This is called the heavy bombardment.
Fates of the Planetesimals: Ejec9on or Collision ‣ Outer planetesimals had gravitational interactions with the young Jovians ‣ Changed their orbits ‣ Totally ejected from the solar system, OR... ‣ Ejected them to the far reaches of the solar system, OR... ‣ Sent them into the inner solar system to collide with terrestrials Outer planetesimals were scattered outward and inward Unaffected region Ejected to large distances (Oort Cloud) Totally ejected out of the Solar System and inward toward the Sun Sun J S U N 24 Face-on view of the young outer solar system. The objects near Jupiter were scattered out of the solar system, or inward toward the Sun. Those between Saturn and Uranus are believed to have been tossed outward to populate the Oort Cloud. Those beyond Neptune were not significantly a ff ected, and remain today as Kuiper Belt Objects
Cosmic Water Water may have come to Earth by way of ice- rich planetesimals from the outer solar system NASA/JPL-Caltech 25 This artist's conception illustrates a storm of icy planetesimals - comets. One is shown smashing into a rocky planet, flinging ice- and carbon-rich dust into space, while also smashing water and organics into the surface of the planet. A glowing red flash captures the moment of impact on the planet. The Sun is shown to the left, with still more comets streaming toward it. The incoming comets scarred our moon and pummeled our inner planets. They may have even brought materials to Earth that helped kick start life.
Asteroids and comets are the leXover planetesimals! Comets are icy because they formed outside the frostline Asteroids are rocky because they formed inside the frostline NASA NASA 26 The asteroids seen today are the last remains of those rocky planetesimals. Icy planetesimals ejected to the far reaches of the solar system form the Oort Cloud, a spherical distribution of trillions of icy planestimals perhaps 50,000 AUs in diameter. The icy Kuiper belt objects, including Pluto, appear to be ancient planetesimals. They formed in the outer solar system but were never incorporated into a planet. They orbit slowly far from the light and warmth of the sun. Except for occasional collisions, they have not changed much since the solar system was young.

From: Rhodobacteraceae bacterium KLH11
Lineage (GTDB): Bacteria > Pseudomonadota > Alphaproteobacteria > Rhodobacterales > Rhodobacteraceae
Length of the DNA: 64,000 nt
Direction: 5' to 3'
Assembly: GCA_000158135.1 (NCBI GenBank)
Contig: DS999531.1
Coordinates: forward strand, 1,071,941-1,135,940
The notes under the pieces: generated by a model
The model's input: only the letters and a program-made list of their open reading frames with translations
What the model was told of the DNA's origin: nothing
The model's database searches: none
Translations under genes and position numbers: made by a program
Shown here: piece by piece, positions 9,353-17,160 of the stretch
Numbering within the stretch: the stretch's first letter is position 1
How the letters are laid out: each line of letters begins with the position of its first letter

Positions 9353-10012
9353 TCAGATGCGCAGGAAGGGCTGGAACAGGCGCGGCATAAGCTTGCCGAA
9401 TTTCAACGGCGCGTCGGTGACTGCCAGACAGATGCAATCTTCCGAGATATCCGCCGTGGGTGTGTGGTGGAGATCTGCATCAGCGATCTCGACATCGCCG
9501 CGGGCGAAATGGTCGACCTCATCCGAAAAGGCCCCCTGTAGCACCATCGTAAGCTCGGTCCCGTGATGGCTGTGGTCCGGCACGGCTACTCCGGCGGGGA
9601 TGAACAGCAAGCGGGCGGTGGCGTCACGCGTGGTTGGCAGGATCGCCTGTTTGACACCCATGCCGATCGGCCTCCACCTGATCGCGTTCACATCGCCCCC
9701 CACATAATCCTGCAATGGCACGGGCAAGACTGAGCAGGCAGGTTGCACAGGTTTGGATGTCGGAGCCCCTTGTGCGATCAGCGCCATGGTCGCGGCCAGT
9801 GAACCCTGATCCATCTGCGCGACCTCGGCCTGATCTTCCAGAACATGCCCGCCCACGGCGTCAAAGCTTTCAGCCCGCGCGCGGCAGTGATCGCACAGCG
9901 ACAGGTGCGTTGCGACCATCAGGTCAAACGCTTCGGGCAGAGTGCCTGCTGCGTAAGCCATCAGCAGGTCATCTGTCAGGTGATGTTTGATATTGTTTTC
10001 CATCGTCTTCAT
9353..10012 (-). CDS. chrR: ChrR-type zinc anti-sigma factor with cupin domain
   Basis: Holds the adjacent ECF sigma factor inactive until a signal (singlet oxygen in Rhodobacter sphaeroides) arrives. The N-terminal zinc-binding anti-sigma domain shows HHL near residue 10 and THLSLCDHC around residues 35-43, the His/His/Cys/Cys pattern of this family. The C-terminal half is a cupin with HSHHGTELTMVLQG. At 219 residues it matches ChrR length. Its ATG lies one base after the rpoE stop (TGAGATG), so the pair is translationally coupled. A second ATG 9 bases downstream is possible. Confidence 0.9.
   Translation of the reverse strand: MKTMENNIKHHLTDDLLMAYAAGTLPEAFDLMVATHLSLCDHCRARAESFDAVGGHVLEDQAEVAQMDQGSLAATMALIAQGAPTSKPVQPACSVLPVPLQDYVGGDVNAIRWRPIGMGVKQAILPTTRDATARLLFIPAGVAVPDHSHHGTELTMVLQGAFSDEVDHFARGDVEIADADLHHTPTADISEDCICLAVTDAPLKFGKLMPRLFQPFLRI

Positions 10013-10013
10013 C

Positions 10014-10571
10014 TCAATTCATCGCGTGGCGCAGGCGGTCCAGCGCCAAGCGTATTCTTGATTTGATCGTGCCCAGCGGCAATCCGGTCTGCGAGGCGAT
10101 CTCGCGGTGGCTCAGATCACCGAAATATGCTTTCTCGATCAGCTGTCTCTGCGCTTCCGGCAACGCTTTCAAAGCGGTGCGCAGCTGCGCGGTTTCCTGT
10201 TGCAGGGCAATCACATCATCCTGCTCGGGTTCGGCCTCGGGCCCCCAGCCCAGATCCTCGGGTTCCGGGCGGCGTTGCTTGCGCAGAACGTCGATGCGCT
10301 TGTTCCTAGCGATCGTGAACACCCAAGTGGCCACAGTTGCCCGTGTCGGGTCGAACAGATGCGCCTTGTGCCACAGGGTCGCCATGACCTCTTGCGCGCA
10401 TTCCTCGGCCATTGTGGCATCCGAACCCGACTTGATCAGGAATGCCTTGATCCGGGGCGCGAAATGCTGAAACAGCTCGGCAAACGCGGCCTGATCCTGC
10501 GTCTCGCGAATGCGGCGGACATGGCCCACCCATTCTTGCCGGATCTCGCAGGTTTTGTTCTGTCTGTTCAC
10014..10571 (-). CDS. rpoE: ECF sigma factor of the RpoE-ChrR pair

Did the Moon form due to a collision of the young Earth with a planetesimal? Image credit: NASA/JPL-Caltech The most widely accepted theory of the Moon’s formation is the giant impact theory 27 There have been a variety of scenarios proposed to explain the di ff erences between the Moon and Earth. The one that has gained acceptance after much study is the giant impact theory developed by Hartmann and Davis in the mid-1970s.
The Giant Impact Theory Image: Nick Strobel, 28 The giant impact theory proposes that 50 million years after the Earth formed, a large Mars-sized object hit the Earth and blew mantle material outward, some of which later recoalesced to form the Moon. Most of the mantle material from the Earth and the giant impactor combined to make a larger Earth. Such an impact was rare so is was not likely to have also occurred on the other
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- Spring '08
- Solar System, Planet, solar nebula